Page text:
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Discussion Starter #1
Hi All,

One of my big concerns in building props is being able to store them for next year. While I have a decent size house - my decorations tend to be big - the bigger the better. This year I am building a new fence and gate and wanted to make some cool pillars. I work in the sign and decor industry and use coroplast a lot and decided to give it a go. It's plastic - lasts forever and light as can be. The trick is - to just score the coroplast to bend it - cutting through only one side and not the other. When Halloween is over, I can remove the tape from one side and store the pillars flat. I used a crate for the base and wrapped it in self adhesive vinyl (car wrap material) that I printed. I used the old spray insulation for the fake coals at the top. I just need to spray paint that and hit the bottom part with a hair dryer to remove any buckling in the vinyl. I'm also going to add an additional layer to almost double the height. I'll be able to secure this to the ground relatively easily. I'm pretty psyched - just need to make the second one this week some time.

-Missy
 

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Okay. This would be hella convenient to design it with a concrete block as a base. Or maybe a bag of sand inside. I can also imagine if you wanted to paint the coroplast, or maybe use the thinnest foam to cut a bunch of bricks or stones then glue them in place.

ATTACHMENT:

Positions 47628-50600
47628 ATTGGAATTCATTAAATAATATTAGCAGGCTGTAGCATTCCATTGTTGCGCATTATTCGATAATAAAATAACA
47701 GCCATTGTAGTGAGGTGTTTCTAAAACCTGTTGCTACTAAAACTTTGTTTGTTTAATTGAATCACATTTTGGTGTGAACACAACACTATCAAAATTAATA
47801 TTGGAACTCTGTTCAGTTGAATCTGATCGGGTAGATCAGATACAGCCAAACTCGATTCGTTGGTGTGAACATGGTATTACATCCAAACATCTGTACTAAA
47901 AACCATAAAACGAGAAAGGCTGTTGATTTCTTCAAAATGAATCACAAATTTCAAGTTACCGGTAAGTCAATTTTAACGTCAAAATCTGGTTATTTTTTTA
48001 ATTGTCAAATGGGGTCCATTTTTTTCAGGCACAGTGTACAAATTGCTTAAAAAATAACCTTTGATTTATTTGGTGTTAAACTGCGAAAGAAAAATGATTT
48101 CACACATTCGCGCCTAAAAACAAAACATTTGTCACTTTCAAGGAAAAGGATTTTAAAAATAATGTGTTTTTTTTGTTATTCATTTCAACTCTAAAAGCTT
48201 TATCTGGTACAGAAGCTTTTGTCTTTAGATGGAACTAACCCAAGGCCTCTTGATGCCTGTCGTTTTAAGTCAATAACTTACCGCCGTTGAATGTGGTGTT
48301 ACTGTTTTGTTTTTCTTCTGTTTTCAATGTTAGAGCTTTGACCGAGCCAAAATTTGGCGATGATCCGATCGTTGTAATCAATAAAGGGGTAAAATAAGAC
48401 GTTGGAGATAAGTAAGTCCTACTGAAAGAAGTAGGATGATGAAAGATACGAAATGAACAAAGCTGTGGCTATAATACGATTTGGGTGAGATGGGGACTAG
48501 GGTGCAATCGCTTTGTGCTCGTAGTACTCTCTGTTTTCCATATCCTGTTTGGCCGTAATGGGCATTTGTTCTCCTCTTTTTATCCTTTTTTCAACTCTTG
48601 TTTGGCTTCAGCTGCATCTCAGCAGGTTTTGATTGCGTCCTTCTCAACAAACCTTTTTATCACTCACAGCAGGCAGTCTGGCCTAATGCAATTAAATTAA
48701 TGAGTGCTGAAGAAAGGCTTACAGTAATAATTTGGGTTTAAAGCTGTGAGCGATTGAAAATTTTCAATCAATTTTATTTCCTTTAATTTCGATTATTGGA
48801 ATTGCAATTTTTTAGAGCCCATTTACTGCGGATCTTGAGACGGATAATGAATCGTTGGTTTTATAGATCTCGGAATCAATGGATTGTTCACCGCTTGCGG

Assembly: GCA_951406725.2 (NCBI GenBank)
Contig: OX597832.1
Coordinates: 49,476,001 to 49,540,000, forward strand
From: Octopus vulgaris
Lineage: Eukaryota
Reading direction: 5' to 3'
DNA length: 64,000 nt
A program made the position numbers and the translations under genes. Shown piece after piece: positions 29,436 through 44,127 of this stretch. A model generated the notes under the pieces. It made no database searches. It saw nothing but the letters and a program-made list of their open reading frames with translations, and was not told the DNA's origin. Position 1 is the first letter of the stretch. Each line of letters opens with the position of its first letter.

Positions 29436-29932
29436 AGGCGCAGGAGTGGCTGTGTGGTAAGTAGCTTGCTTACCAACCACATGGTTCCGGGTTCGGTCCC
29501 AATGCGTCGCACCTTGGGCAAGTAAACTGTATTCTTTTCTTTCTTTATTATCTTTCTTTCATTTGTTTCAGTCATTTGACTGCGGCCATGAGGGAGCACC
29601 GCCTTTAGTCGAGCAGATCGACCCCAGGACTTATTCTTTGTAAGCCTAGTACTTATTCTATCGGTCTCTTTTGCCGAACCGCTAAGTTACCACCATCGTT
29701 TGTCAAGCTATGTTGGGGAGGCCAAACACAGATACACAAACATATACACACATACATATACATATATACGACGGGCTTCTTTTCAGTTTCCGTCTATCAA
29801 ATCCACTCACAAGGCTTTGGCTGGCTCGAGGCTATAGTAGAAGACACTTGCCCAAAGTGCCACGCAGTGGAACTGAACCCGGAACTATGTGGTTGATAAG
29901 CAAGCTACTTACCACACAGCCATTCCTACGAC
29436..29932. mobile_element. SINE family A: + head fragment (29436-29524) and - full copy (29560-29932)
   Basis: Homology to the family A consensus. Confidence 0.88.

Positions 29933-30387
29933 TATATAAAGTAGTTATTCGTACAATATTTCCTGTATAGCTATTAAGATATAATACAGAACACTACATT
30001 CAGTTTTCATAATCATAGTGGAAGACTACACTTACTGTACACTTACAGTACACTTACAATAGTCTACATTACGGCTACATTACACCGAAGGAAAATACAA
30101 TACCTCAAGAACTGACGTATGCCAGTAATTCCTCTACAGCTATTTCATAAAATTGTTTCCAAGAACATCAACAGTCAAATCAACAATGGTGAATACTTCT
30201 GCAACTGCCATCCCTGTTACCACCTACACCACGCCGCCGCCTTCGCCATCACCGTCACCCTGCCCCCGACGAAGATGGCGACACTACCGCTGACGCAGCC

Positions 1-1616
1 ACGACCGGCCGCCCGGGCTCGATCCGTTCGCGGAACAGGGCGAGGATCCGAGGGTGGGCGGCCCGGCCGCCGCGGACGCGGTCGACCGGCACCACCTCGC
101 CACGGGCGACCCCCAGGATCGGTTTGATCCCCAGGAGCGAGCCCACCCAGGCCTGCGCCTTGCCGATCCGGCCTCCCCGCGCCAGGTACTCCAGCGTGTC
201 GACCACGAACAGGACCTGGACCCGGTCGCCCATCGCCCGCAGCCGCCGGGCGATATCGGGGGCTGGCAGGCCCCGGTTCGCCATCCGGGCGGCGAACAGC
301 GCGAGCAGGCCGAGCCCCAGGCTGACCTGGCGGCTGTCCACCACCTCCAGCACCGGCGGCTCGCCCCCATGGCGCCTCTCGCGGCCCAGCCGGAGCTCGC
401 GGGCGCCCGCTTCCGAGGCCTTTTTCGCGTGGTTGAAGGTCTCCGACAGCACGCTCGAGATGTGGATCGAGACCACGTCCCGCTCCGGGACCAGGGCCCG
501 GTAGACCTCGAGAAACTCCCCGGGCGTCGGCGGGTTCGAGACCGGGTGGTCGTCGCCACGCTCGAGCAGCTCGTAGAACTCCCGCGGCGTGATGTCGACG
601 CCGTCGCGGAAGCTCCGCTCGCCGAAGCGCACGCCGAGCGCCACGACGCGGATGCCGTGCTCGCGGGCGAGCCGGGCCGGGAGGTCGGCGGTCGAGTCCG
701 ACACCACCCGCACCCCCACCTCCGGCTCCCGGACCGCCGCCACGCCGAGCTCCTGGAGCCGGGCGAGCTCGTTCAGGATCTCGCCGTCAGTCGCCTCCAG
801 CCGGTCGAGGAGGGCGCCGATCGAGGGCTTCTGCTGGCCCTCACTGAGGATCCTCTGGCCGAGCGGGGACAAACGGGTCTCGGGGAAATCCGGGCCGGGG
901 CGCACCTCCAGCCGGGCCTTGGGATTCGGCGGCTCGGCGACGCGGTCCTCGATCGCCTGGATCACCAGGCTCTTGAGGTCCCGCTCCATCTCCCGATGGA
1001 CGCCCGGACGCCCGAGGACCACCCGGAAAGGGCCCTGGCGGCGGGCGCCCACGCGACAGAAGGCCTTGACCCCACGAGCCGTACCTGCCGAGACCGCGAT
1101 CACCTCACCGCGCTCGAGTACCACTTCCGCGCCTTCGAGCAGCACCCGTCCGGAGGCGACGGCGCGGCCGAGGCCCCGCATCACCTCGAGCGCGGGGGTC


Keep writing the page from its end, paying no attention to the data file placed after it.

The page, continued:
I need to buy some coroplast!
 

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I'm going with the bag of sand as the base....but the concrete block is a great idea as well. Cutting the coro into bricks is a great idea. If I had more time - I'd use monster mud - the good news is - I can always do that next year using the same pillars. They will look way better once I get rid of the buckle in the adhesive backed vinyl.
 

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Monster mud makes it heavier. Foam is lighter.

You could try the floating floor underlayment foam. You can cut that stuff with scissors. Just start cutting rectangles to make bricks. Get a gallon jug of Elmers Glue, dump some sand in it, and glue the foam to the coroplast. Squeeze-out can be smoothed to look like the mortar between bricks.

I would want to try natural stonework, so I think I'd be using thicker foam like 3/8" or 1/2" thick, and using a heatgun to texture them deeply and rounding the corners over drastically.
 
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